That being said, we still needed to build with the idea in mind that this application was eventually going to scale to thousands of orders and customers, and even across several different markets in the region. With that in mind, we had to ensure to build a scalable technology infrastructure from the start, and this is why we decided to use an open source eCommerce system called WooCommerce to power the backend of the application. This enabled us to focus on areas that were critical and specific to HungryApp without having to reinvent the wheel for every single requirement.
Additionally, we also were very strict in ensuring that all APIs were fully documented so that we had an API-first approach. This means that we had standalone documentation with code examples, and that all communication between the backend and mobile teams were primarily done via documentation, ensuring that this was kept up to date and stayed relevant.
Working with a defined catchment area, we needed to ensure that the messaging of HungryApp™ was reaching the right demographic. This can pose challenges to advertisers as social media advertising channels often have restrictions on areas, although it is hoped that in the near future we'll be able to draw boundaries as is possible in Snapchat Geolocation Filters.
For Facebook, the minimum radius for advertising is 1km around a particular map pin, we creatively used multiple pins to recreate the catchment area and maximize our messaging.
Getting the word out about HungryApp™ was our first goal, then encouraging downloads and orders the ultimate aim. To ensure our adverts were efficient, we ran extensive testing throughout the soft launch period, creating highly optimized adverts as an end result.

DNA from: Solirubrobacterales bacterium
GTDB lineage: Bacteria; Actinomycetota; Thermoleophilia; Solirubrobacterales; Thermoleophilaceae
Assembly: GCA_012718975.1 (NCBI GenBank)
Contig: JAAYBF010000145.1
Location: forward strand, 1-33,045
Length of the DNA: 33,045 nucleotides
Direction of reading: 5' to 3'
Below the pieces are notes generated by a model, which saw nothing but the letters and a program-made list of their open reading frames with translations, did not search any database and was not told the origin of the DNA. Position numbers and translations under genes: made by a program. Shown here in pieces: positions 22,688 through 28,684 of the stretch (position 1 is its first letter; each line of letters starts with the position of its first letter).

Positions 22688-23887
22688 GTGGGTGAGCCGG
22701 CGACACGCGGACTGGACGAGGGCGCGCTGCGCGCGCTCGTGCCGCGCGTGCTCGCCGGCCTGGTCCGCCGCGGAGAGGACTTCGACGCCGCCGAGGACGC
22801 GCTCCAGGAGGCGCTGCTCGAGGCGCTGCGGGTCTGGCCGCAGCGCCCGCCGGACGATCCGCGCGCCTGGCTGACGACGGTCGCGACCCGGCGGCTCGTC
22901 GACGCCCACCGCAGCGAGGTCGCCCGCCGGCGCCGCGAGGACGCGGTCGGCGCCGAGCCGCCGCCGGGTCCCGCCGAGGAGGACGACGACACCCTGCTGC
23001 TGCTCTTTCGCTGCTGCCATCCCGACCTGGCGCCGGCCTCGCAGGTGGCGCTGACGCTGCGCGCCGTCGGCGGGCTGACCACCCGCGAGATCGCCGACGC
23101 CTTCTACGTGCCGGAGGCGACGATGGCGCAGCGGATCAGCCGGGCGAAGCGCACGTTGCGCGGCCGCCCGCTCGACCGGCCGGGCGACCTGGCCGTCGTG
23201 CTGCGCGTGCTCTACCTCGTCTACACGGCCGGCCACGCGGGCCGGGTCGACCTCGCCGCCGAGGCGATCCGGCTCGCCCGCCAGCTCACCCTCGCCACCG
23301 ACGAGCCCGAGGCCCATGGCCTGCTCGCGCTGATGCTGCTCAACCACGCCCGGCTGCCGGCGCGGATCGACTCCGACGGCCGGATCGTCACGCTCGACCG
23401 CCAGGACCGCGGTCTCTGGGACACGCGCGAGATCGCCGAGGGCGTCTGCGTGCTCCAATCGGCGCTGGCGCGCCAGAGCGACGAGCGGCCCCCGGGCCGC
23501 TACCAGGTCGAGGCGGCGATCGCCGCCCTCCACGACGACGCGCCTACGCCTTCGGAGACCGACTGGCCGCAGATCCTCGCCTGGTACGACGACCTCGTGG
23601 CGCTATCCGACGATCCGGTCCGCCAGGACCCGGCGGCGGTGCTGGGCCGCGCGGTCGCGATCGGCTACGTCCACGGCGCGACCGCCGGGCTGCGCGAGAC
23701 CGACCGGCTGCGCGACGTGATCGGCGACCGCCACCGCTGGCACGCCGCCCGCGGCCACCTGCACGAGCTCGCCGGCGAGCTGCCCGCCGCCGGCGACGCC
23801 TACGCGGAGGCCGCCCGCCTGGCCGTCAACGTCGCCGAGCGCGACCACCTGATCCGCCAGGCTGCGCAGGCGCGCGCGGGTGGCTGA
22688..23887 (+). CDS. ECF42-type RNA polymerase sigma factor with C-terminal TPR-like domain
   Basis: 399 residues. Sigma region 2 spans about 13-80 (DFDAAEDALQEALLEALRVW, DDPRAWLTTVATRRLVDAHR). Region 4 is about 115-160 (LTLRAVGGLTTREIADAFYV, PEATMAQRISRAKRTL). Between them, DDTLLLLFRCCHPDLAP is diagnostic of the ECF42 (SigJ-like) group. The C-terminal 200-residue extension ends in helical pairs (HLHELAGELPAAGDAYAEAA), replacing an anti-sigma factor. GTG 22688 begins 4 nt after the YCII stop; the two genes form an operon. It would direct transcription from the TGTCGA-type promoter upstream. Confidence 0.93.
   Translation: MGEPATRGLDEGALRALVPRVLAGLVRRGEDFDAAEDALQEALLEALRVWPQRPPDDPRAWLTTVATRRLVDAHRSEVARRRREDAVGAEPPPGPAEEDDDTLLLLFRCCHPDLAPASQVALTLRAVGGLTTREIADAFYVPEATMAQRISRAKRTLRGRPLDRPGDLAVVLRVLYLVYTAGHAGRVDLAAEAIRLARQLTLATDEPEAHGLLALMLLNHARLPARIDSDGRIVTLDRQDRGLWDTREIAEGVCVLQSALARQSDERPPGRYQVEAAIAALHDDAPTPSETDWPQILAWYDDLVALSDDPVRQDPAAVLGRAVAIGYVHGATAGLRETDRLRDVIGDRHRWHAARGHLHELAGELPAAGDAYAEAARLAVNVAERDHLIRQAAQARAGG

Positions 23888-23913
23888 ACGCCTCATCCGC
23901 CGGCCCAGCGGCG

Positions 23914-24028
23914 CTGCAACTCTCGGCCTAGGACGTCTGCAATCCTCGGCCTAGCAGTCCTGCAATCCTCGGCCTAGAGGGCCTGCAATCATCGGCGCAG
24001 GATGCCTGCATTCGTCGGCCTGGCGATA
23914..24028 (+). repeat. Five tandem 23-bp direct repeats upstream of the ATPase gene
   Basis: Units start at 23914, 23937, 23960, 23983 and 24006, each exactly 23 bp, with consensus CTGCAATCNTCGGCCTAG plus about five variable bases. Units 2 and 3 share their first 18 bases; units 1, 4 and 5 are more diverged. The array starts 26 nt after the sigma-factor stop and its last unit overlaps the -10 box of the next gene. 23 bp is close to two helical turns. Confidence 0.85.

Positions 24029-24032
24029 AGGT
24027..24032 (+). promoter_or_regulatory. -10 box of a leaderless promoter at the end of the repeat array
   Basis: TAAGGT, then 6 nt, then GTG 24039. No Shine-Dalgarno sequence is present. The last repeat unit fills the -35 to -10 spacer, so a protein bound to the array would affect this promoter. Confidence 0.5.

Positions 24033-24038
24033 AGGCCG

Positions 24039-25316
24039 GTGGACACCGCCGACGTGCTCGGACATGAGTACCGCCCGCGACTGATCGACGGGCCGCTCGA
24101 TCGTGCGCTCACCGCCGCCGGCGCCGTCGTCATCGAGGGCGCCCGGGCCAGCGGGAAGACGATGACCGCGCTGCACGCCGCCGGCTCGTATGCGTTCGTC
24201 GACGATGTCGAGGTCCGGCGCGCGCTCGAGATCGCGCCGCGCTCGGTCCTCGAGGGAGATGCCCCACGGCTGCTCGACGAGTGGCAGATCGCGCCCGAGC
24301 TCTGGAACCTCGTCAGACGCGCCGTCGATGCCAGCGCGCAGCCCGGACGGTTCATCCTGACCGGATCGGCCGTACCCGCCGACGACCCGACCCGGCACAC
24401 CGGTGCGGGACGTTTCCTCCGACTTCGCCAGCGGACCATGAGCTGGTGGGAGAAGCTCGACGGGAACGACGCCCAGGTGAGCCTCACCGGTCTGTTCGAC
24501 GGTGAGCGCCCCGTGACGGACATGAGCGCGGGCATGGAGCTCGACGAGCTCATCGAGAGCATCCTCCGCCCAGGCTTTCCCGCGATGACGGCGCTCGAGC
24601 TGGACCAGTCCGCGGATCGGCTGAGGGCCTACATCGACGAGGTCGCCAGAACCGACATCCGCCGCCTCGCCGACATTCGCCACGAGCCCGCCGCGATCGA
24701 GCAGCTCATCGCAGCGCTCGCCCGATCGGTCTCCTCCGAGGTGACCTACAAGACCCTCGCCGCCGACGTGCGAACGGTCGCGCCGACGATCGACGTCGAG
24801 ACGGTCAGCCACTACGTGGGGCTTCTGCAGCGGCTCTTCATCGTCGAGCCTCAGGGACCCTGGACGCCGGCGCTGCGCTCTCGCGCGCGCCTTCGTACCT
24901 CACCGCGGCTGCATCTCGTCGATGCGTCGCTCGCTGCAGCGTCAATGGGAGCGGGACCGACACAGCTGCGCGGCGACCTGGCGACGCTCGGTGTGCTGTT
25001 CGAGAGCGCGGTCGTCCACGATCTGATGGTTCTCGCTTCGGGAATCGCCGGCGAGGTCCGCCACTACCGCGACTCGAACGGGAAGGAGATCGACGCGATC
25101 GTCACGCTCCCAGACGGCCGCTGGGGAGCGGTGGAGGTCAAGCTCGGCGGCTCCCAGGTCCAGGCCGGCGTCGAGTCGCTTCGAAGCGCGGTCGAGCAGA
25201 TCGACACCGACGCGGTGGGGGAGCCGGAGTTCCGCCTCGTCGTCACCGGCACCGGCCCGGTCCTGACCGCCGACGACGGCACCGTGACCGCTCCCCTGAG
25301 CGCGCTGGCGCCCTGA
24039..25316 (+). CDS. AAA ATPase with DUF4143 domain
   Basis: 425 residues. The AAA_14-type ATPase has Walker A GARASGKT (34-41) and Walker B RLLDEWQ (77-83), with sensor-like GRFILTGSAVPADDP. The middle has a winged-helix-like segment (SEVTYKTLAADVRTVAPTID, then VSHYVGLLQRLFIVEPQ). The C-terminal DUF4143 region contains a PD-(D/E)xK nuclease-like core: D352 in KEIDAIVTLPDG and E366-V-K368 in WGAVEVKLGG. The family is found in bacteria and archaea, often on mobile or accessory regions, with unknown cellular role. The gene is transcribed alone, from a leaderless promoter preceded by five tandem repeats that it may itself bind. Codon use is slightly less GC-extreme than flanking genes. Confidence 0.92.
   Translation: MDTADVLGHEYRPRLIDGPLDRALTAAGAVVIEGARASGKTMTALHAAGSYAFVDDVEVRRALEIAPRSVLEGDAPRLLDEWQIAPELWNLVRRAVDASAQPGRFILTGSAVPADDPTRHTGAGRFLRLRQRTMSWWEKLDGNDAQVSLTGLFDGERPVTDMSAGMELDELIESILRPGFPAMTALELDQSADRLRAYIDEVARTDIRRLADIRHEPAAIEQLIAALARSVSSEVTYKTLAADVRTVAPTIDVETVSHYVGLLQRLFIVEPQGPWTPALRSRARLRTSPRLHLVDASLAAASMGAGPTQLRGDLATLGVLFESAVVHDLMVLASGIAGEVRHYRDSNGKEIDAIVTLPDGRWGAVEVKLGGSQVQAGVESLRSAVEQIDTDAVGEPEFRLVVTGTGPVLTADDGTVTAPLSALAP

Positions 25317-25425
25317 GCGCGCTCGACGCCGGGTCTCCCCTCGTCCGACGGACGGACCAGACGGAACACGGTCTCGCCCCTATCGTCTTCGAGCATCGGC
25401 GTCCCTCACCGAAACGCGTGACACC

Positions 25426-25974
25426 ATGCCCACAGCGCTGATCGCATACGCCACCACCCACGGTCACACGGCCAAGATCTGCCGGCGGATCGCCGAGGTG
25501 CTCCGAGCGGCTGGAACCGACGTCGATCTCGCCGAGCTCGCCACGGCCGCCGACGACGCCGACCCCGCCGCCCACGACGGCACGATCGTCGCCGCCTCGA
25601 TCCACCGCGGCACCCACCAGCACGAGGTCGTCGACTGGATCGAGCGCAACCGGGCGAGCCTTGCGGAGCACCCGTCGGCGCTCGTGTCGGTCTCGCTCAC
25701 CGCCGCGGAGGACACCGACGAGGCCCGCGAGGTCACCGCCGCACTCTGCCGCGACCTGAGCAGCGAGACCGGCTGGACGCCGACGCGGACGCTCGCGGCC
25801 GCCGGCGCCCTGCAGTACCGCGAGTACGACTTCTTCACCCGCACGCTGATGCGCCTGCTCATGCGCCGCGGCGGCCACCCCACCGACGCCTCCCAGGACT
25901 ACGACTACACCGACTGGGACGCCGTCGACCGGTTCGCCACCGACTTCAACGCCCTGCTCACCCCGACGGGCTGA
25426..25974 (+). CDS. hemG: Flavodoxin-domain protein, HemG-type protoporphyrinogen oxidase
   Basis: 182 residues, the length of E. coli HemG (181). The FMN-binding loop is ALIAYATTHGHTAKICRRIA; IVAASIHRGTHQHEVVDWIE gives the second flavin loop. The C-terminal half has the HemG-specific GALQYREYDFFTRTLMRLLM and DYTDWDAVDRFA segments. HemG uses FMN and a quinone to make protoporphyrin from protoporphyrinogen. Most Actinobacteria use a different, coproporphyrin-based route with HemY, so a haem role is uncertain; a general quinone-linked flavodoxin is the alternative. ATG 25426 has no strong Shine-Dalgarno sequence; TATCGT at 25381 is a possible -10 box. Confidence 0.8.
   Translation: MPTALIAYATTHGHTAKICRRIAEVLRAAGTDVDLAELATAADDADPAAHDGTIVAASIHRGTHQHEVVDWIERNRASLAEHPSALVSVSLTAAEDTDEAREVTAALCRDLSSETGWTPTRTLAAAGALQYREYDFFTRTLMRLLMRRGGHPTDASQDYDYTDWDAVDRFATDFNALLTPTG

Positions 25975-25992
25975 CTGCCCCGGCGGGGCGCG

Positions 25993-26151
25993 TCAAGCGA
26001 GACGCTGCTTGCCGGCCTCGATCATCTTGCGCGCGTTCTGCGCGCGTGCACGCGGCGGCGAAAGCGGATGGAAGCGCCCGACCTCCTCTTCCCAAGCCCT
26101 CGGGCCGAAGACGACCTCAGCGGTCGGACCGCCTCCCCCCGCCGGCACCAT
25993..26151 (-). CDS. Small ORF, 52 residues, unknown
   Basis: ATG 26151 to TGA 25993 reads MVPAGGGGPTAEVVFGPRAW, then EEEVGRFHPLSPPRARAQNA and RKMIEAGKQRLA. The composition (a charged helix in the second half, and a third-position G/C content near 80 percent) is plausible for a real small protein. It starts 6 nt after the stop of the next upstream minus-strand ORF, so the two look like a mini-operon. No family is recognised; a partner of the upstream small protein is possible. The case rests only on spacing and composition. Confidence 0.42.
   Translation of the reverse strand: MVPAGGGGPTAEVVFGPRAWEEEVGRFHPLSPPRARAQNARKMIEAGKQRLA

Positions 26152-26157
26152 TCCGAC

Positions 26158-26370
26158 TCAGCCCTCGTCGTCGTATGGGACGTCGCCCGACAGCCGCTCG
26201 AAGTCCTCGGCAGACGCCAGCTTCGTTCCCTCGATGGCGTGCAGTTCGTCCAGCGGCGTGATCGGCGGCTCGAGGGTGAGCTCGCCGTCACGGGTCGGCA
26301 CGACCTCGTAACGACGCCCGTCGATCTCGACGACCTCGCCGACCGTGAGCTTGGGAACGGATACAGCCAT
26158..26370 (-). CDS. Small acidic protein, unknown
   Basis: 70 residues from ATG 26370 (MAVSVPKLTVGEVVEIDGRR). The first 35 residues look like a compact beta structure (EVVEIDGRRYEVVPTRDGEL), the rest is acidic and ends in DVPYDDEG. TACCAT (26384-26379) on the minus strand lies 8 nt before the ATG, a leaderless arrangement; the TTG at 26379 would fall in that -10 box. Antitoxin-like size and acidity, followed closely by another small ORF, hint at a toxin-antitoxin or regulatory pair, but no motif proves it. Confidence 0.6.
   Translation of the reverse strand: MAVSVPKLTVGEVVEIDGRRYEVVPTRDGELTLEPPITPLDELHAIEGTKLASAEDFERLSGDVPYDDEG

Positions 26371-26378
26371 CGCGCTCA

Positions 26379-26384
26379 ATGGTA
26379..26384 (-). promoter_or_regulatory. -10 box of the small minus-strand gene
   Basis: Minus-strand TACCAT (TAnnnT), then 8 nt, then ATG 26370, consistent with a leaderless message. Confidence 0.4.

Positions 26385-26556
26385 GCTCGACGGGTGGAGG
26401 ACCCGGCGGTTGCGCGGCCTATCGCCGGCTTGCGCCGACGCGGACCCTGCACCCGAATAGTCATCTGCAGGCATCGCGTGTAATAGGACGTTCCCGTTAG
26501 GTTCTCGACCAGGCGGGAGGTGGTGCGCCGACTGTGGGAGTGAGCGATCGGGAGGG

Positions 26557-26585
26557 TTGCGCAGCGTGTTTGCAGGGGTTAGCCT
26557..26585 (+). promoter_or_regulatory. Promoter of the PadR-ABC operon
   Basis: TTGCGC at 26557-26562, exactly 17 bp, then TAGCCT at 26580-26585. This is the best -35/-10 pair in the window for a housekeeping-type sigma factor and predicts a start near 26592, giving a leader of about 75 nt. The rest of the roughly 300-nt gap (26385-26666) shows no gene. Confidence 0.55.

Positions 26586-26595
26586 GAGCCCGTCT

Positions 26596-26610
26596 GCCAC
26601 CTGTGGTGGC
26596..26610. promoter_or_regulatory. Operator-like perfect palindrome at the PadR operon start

Further to this, we were able to monitor competitor adverts through Facebook's transparency tools and Google Search Ad auction results. It's important to know the competition, firstly to compete but secondly to spot new untapped opportunities.
Starting with Facebook, we utilized various styles of adverts to maximize impact, alongside the norm, we launched an 'Instant Experience' advert- reaching over 1,000,000 impressions with a cost of less than a cent per result.
To ensure our adverts ran effectively, we tested multiple creative visuals and copy, and continued to optimize until the engagement was high and the cost was low.
To aid our advertising campaigns, we created a range of unique coupon codes and associated them with our various ads. The differentiation allowed us to further track our ad effectiveness, following the usage amounts of coupons and attributing the success of a campaign to each unique code.
When launching HungryApp™ we wanted to build momentum, and therefore offering discounts as incentives added to the appeal of the new food delivery application.
Aside from digital campaigns, we also created various printed assets with printed coupon codes to further assist our awareness campaign. Placing QR codes directly on printed materials acted as a catalyst for increasing downloads at speed, and ease.
Once we launched the MVP successfully, our product development priorities switched from trying to get out of "MVP" mode as quickly as possible, ensuring that the application offered all the features that modern savvy customers would expect. Via user research, we identified the following gaps in the product: